Operation to tow out aground ship begins

It involves two phases and may go on for a month

The operation to tow out the 3000-tonne Bangladeshi ship MV Maa that ran aground near Tenneti Park in Visakhapatnam on October 13, began on brisk footing here on Friday.

The Protection and Indemnity Club which is responsible for overseeing the operation on behalf of the owners of the ship, have appointed Visakhapatnam-based Gill Marines, a company that specialises in such operations, to remove the oil (fuel) that is stored onboard the ship.

Meanwhile, as per the Visakhapatnam Port Trust (VPT) officials, the owners of the ship have appointed Mumbai-based Resolve Marines to take up the salvage operation and re-float the vessel. Deputy Conservator of VPT Cpt Mohanti said that the entire operation had two phases – first the oil had to be removed and the second stage involved salvage, re-float and pulling the ship back to safer waters. “To begin with, oil is being removed and we have also placed our team to check that there is no oil spill,” he said.

On Friday, earth movers were seen clearing the sand from the road front to the aground ship, to enable free movement of men and material.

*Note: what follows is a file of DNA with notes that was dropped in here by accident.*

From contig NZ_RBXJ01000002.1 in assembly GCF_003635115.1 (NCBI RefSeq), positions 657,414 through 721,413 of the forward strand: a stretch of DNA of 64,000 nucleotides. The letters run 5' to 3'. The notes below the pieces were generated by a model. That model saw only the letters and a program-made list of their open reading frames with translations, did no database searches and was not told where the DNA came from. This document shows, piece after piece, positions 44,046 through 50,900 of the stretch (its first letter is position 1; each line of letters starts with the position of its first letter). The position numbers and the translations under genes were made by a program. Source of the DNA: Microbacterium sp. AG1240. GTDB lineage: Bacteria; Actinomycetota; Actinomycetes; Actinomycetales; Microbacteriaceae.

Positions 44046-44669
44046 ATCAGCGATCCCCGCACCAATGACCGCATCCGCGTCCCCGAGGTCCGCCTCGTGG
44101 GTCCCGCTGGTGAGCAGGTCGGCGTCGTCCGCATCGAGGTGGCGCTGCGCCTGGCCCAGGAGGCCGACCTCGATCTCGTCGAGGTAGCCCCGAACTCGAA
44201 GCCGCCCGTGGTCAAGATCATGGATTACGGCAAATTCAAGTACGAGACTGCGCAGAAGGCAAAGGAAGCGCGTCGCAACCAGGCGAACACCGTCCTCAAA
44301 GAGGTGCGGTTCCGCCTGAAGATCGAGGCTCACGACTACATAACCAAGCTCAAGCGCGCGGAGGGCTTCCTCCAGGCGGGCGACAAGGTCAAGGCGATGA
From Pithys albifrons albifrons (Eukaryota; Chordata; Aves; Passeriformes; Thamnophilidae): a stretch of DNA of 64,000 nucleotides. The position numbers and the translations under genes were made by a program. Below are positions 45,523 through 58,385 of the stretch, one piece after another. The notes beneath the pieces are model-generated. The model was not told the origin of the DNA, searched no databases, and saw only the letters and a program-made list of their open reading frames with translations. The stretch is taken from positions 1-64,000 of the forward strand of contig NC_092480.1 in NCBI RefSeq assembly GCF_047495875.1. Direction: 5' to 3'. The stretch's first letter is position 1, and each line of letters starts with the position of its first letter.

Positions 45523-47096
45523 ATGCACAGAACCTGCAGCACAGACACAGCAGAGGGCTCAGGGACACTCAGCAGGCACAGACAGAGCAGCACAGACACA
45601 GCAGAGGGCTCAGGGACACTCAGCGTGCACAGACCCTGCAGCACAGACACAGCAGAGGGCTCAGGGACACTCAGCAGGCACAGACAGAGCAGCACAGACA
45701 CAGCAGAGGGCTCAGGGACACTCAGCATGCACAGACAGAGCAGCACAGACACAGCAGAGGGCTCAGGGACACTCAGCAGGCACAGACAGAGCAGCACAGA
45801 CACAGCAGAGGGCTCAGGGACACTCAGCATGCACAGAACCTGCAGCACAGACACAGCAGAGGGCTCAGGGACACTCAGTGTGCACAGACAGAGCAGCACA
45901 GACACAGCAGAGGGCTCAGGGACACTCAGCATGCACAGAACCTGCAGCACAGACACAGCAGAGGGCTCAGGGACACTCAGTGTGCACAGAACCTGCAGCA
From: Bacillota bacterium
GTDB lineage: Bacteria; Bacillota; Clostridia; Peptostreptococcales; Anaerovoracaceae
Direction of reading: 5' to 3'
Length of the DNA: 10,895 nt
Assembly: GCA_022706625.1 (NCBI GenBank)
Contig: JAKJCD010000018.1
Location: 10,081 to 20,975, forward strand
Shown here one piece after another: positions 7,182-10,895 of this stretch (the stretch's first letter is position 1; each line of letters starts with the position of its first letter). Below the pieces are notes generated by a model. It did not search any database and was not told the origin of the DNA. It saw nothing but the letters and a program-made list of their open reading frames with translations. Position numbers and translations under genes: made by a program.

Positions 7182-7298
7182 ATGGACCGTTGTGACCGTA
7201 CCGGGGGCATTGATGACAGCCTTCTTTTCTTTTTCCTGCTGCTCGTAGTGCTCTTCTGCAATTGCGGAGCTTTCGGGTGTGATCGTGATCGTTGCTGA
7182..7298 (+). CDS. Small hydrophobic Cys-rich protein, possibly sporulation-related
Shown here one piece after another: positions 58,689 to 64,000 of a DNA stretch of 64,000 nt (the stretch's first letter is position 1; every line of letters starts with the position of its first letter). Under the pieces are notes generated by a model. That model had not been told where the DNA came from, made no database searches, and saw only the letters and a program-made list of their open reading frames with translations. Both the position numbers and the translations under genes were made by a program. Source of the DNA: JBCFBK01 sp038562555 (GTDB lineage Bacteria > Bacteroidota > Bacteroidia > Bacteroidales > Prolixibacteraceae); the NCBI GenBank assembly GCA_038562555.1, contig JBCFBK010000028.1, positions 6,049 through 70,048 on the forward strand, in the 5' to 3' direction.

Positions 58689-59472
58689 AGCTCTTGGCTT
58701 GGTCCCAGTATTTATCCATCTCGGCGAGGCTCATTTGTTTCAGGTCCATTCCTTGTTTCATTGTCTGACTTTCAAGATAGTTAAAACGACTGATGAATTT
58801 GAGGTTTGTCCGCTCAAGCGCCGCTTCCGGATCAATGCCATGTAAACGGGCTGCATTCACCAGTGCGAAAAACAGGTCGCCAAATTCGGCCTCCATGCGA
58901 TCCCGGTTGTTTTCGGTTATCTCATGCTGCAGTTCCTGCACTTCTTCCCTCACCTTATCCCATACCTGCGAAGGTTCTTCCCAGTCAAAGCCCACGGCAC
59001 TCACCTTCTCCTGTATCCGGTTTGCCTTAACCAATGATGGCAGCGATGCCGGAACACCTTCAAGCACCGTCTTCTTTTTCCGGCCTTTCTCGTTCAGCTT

Challenging task

The owner of Gill Marines, Surender Gill, told The Hindu that though the ship was small in size and weighed just around 3000 tonnes, it was going to be a complex and challenging task and might take about a month.

Right now the operation is focussed on removing about 40 tonnes of fuel that is stored onboard the ship. This will make the ship lighter and it is necessary as per protocol to avoid any oil spill, and to contain any damage to the ecology and environment.

How it is done

Speaking about probable salvage procedures, Mr. Gill said once the oil was transferred from the ship, efforts would be made to create tunnels under the ship by using specialised equipment such as high-power water jets, so that balloons could be laid under the belly of the ship.

The flat balloons would be inflated to lift the ship and free it from the sand and rocks, on which it was sitting now, he said.

What makes the operation complex is that the key factor is high tide. Everything has to synchronise – the inflation of the balloons has to coincide with the high tide timings and only then tugs can be deployed to tow it out.

The rocky terrain of the Tenneti Beach is another challenge, as a small mistake can rupture the belly of the ship, and it could then be disastrous.

If required, the ballast tank would be emptied, to make the ship lighter, Mr. Gill said.

The work is under way in coordination with the authorities from the VPT, Indian Coast Guard, District Administration, Marine Police, P&I Club and DG Shipping.

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